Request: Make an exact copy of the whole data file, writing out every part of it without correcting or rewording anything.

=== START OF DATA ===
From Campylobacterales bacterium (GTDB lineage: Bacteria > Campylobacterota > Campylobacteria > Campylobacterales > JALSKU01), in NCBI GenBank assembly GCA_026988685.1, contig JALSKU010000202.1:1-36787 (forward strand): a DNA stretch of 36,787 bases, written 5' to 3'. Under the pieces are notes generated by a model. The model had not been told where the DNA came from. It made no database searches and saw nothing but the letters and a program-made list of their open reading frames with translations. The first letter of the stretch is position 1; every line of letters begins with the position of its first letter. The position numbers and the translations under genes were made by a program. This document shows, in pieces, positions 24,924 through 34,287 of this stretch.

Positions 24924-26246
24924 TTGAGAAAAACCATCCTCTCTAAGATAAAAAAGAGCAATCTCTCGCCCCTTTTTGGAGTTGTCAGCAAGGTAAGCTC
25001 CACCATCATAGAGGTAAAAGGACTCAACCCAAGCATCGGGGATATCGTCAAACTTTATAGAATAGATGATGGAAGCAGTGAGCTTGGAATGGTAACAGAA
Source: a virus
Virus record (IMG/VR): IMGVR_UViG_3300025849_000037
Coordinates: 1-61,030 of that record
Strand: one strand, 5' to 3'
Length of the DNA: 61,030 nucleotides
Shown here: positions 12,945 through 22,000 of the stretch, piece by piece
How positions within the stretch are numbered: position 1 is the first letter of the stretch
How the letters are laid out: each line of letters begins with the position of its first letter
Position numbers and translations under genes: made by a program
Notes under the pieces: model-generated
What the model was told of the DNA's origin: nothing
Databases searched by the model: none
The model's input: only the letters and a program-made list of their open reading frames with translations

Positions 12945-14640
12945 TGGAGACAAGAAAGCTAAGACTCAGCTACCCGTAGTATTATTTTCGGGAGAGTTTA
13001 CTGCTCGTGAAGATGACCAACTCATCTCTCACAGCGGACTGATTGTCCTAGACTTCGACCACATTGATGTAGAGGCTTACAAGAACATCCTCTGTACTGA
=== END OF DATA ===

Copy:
From Campylobacterales bacterium (GTDB lineage: Bacteria > Campylobacterota > Campylobacteria > Campylobacterales > JALSKU01), in NCBI GenBank assembly GCA_026988685.1, contig JALSKU010000202.1:1-36787 (forward strand): a DNA stretch of 36,787 bases, written 5' to 3'. Under the pieces are notes generated by a model. The model had not been told where the DNA came from. It made no database searches and saw nothing but the letters and a program-made list of their open reading frames with translations. The first letter of the stretch is position 1; every line of letters begins with the position of its first letter. The position numbers and the translations under genes were made by a program. This document shows, in pieces, positions 24,924 through 34,287 of this stretch.

Positions 24924-26246
24924 TTGAGAAAAACCATCCTCTCTAAGATAAAAAAGAGCAATCTCTCGCCCCTTTTTGGAGTTGTCAGCAAGGTAAGCTC
25001 CACCATCATAGAGGTAAAAGGACTCAACCCAAGCATCGGGGATATCGTCAAACTTTATAGAATAGATGATGGAAGCAGTGAGCTTGGAATGGTAACAGAA
Source: a virus
Virus record (IMG/VR): IMGVR_UViG_3300025849_000037
Coordinates: 1-61,030 of that record
Strand: one strand, 5' to 3'
Length of the DNA: 61,030 nucleotides
Shown here: positions 12,945 through 22,000 of the stretch, piece by piece
How positions within the stretch are numbered: position 1 is the first letter of the stretch
How the letters are laid out: each line of letters begins with the position of its first letter
Position numbers and translations under genes: made by a program
Notes under the pieces: model-generated
What the model was told of the DNA's origin: nothing
Databases searched by the model: none
The model's input: only the letters and a program-made list of their open reading frames with translations

Positions 12945-14640
12945 TGGAGACAAGAAAGCTAAGACTCAGCTACCCGTAGTATTATTTTCGGGAGAGTTTA
13001 CTGCTCGTGAAGATGACCAACTCATCTCTCACAGCGGACTGATTGTCCTAGACTTCGACCACATTGATGTAGAGGCTTACAAGAACATCCTCTGTACTGA